Reducing stress in multilayer laue lenses

Sep 21, 2011 By Al Macrander
Schematic illustration of the laser-based measurement of the radius of curvature caused by the stress inherent in the sputter deposition of a multilayer. For the sake for clarity only two multilayer periods are depicted. The measured data were obtained by averaging over several periods.

Multilayer Laue lenses (MLLs) developed at the U.S. Department of Energy Office of Science’s Advanced Photon Source (APS) focus high-energy x-rays so tightly they can detect objects as small as 16 nanometers in size, and are in principle capable of focusing well below 10 nanometers. As recently reported this approach doubles the resolution over existing lenses, and future advancements could increase resolution by 10 times. Furthermore, large-diameter MLLs have the potential to achieve a very high efficiency, enabling detailed studies of individual nanoparticles. Now, studies carried out by researchers at the APS reveal a simple means to reduce stress in MLLs, thereby removing a possible obstacle to maximizing the potential of these lenses.

Future MLLs with an overall growth thicknesses in excess of 50 µm will be needed to focus the full brilliance of APS x-ray beams to spot sizes of 5 nm and below. Any built-up stress, if not reduced, can limit the maximum useful thickness of the MLL. Excessive stress can cause delamination of the lenses during processing of deposited multilayers into ready-to-use lenses. However, as recently reported in Applied Physics Letters, there is a way to reduce the grown-in stress.

Since their invention at the APS, MLLs and the technology needed to make them have progressed to the point where a focus spot of 25 nm x 27 nm was recently reported in Optics Express. The deposited thicknesses for the two crossed lenses were 12.4 µm and 13.4 µm, which limited the focused flux to approximately 1% of what could ideally be obtained. Future will require thicker deposits, and methods to reduce stress are needed.

Grown-in stress resulting from a newly deposited layer can be measured by monitoring the change in the radius-of-curvature of the entire wafer, as schematically shown in the top part of the accompanying figure. The formula that relates the stress to this curvature was first published by G.G. Stoney in 1909, and measurements of curvature offer a very simple and powerful means to monitor changes after only 1 nanometer of a thin film is deposited on a substrate via sputter deposition, as shown in the bottom part of the figure. The fact that stress in very thin layers can be studied is reported in Applied Physics Letters. The data reveal that more of the grown-in stress arises from the Si layers than from the WSi2 layers, so that a reduction in the fraction of the multilayer period that is Si should be effective.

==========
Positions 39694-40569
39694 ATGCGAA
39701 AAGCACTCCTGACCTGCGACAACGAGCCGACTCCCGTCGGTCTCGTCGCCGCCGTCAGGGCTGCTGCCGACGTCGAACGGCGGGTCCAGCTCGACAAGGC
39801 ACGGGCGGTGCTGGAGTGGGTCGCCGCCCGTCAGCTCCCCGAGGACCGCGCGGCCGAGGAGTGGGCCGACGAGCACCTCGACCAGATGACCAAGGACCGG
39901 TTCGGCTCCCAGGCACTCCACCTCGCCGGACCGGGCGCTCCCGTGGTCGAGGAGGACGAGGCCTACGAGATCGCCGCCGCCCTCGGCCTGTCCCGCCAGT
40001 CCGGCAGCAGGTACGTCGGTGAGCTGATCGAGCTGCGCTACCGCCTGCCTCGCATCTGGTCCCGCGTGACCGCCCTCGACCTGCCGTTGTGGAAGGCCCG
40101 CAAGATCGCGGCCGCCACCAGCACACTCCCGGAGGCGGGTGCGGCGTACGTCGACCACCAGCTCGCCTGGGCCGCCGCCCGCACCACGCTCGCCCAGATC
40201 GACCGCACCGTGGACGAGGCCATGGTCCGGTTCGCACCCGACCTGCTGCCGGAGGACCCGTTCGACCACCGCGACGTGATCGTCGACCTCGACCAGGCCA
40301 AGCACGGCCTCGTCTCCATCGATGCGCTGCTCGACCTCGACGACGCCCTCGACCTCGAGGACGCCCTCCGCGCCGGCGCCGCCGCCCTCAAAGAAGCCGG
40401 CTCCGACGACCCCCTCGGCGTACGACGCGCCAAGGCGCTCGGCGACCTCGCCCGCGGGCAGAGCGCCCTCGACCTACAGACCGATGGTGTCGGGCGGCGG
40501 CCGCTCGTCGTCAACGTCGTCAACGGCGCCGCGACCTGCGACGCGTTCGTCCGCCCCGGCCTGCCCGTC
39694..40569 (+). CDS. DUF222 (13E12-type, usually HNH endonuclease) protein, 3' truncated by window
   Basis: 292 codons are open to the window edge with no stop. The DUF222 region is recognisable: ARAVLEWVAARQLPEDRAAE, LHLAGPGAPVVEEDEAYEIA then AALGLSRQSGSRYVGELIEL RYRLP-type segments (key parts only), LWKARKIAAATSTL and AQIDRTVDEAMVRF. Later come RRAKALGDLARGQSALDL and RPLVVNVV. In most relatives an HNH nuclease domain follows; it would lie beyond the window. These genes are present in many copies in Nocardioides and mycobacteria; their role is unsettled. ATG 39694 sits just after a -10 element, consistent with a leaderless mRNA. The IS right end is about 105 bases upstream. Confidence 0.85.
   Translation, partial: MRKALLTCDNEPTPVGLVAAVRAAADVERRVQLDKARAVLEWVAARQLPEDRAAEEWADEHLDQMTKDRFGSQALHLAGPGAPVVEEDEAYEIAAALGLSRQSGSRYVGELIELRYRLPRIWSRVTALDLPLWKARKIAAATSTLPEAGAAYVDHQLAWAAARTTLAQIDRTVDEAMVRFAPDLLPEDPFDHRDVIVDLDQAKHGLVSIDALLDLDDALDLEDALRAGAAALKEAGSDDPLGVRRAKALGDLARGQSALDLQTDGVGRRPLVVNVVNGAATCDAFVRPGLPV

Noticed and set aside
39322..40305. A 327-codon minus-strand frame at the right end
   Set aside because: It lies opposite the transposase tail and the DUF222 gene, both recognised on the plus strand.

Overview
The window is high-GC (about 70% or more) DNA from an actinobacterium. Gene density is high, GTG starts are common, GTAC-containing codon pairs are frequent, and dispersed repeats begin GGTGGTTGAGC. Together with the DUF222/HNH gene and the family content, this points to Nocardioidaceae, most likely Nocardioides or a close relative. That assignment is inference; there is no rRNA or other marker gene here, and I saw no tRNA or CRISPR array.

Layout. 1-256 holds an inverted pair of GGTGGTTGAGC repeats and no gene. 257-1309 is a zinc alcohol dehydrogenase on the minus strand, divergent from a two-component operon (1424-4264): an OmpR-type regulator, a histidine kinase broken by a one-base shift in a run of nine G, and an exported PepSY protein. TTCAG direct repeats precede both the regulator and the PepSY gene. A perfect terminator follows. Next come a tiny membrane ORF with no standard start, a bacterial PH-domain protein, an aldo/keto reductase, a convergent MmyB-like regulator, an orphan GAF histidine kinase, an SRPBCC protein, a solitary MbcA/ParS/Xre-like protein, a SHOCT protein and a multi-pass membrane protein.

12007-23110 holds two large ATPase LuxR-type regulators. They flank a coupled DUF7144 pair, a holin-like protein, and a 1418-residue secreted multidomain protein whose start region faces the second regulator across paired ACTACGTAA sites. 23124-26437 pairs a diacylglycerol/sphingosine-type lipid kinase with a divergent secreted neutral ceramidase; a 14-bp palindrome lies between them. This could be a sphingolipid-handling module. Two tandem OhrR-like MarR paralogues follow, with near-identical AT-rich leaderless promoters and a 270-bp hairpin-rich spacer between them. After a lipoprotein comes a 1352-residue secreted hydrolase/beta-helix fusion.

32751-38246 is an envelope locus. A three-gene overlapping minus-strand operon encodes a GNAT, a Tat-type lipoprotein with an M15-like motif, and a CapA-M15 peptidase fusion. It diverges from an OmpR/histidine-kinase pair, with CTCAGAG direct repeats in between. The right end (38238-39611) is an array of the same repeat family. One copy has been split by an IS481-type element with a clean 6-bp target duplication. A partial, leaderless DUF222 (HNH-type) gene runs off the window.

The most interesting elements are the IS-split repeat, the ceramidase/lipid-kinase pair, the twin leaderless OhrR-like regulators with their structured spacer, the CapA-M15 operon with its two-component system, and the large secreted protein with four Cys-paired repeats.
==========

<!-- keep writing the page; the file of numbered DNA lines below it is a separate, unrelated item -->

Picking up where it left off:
This simple means to reduce stress is presently an active area of research at the APS, and the preliminary results point to an effective path towards larger diameter optics.

Explore further: NIST launches new calibration service for high-power lasers

More information: Hanfei Yan, et al., “Two dimensional hard x-ray nanofocusing with crossed multilayer Laue lenses,” Opt. Express 19, 15069 (2011).

[2] Kimberly MacArthur, et al., “Periodic variation of stress in sputter deposited Si/WSi2 multilayers,” Appl. Phys. Lett. 99, 081905 (2011).

add to favorites email to friend print save as pdf

Related Stories

New interferometer could simplify materials research

Aug 13, 2009

(PhysOrg.com) -- “Most current hard x-ray interferometers are based on crystals, which require their high quality and high mechanical stability,” Anatoly Snigirev tells PhysOrg.com. “This can make x-ray interferometry quite ...

Taking the Stress Out of Magnetic Field Detection

Jan 28, 2009

(PhysOrg.com) -- Researchers at the National Institute of Standards and Technology have discovered that a carefully built magnetic sandwich that interleaves layers of a magnetic alloy with a few nanometers ...

Recommended for you

NIST 'combs' the atmosphere to measure greenhouse gases

19 hours ago

By remotely "combing" the atmosphere with a custom laser-based instrument, researchers from the National Institute of Standards and Technology (NIST), in collaboration with researchers from the National Oceanic ...

Supersonic laser-propelled rockets

19 hours ago

Scientists and science fiction writers alike have dreamt of aircrafts that are propelled by beams of light rather than conventional fuels. Now, a new method for improving the thrust generated by such laser-propulsion ...

Subwavelength optical fibers to diffuse light

Oct 27, 2014

Researchers at the Femto-ST Institute, working in collaboration with colleagues from the Charles Fabry Laboratory (CNRS/Institut d'Optique Graduate School), have just discovered a new type of light diffusion ...

User comments : 0

Please sign in to add a comment. Registration is free, and takes less than a minute. Read more

Click here to reset your password.
Sign in to get notified via email when new comments are made.